Baseline Neurocognitive Performance and Symptoms in Those With Attention Deficit Hyperactivity Disorders and History of Concussion With Previous Loss of Consciousness
AffiliationUniv Arizona, Dept Psychol
MetadataShow full item record
PublisherFRONTIERS MEDIA SA
CitationKaye, S., Sundman, M. H., Hall, E. E., Williams, E., Patel, K., & Ketcham, C. J. (2019). Baseline Neurocognitive Performance and Symptoms in Those With Attention Deficit Hyperactivity Disorders and History of Concussion With Previous Loss of Consciousness. Frontiers in neurology, 10.
JournalFRONTIERS IN NEUROLOGY
RightsCopyright © 2019 Kaye, Sundman, Hall, Williams, Patel and Ketcham. This is an open-access article distributed under the terms of the Creative Commons Attribution License (CC BY). The use, distribution or reproduction in other forums is permitted, provided the original author(s) and the copyright owner(s) are credited and that the original publication in this journal is cited, in accordance with accepted academic practice. No use, distribution or reproduction is permitted which does not comply with these terms.
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AbstractPrevious consensus statements on sports concussion have highlighted the importance of Attention Deficit Hyperactivity Disorder (ADHD) and loss of consciousness (LOC) as risk factors related to concussion management. The present study investigated how self-reported history of either ADHD diagnosis or history of previous concussion resulting in LOC influence baseline neurocognitive performance and self-reported symptoms. This analysis was performed retrospectively on data collected primarily from student-athletes, both Division 1 and club sports athletes. The dataset (n = 1460) is comprised of college students (age = 19.1 ± 1.4 years). Significant differences were found for composite scores on the ImPACT for both history of concussion (p = 0.016) and ADHD (p = 0.014). For concussion history, those with a previous concussion, non-LOC, performed better on the visual motor speed (p = 0.004). Those with diagnosis of ADHD performed worse on verbal memory (p = 0.001) and visual motor speed (p = 0.033). For total symptoms, concussion history (p < 0.001) and ADHD (p = 0.001) had an influence on total symptoms. Those with ADHD reported more symptoms for concussion history; those with previous LOC concussion reported more symptoms than those with non-LOC concussion (p = 0.003) and no history (p < 0.001). These results highlight the importance of baseline measures of neurocognitive function and symptoms in concussion management in order to account for pre-existing conditions such as ADHD and LOC from previous concussion that could influence these measures.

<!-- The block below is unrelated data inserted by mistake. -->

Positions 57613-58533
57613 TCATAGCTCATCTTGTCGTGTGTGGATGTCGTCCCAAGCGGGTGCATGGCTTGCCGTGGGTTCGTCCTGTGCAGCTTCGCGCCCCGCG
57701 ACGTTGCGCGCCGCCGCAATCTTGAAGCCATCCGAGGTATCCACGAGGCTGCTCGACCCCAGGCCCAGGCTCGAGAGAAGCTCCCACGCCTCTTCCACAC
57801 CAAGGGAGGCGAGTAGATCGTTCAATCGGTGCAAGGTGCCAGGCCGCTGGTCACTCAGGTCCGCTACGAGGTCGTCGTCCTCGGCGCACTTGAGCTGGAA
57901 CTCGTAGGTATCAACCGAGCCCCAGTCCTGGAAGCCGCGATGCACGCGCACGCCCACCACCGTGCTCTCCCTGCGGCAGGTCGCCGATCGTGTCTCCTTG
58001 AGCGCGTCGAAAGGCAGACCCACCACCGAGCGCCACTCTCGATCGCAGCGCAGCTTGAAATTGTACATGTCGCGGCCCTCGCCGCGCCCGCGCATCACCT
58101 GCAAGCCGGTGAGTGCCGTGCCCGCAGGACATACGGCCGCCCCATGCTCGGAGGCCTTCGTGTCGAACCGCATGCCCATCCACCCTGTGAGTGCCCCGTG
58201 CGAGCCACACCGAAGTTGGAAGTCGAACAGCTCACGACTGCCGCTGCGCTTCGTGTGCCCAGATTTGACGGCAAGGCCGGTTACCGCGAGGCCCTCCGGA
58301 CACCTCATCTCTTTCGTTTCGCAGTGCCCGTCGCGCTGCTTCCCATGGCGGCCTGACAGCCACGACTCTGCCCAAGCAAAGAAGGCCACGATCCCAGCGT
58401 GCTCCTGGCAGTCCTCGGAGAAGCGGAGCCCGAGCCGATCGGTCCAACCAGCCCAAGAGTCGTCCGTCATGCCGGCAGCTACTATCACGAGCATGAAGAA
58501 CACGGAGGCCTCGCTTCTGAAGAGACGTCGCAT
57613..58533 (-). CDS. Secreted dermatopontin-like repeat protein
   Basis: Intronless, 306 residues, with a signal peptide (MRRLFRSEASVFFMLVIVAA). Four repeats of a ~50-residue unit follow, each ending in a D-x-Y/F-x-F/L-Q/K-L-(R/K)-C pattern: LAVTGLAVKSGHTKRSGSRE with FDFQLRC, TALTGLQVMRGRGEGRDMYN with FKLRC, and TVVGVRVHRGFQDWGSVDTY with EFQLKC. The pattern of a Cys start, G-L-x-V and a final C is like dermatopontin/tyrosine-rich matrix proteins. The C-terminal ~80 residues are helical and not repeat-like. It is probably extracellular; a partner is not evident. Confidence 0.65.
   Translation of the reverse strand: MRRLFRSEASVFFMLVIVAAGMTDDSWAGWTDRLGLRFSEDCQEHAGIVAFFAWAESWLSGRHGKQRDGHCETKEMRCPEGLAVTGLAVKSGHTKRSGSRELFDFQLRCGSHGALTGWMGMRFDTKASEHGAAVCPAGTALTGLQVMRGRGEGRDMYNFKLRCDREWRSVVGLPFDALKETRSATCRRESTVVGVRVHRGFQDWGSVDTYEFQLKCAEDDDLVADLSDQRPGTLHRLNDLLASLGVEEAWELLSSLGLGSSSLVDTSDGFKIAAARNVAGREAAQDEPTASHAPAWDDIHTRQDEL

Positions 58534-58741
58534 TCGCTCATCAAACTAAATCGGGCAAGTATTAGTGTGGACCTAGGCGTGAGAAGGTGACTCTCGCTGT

NoteOpen access journal
VersionFinal published version
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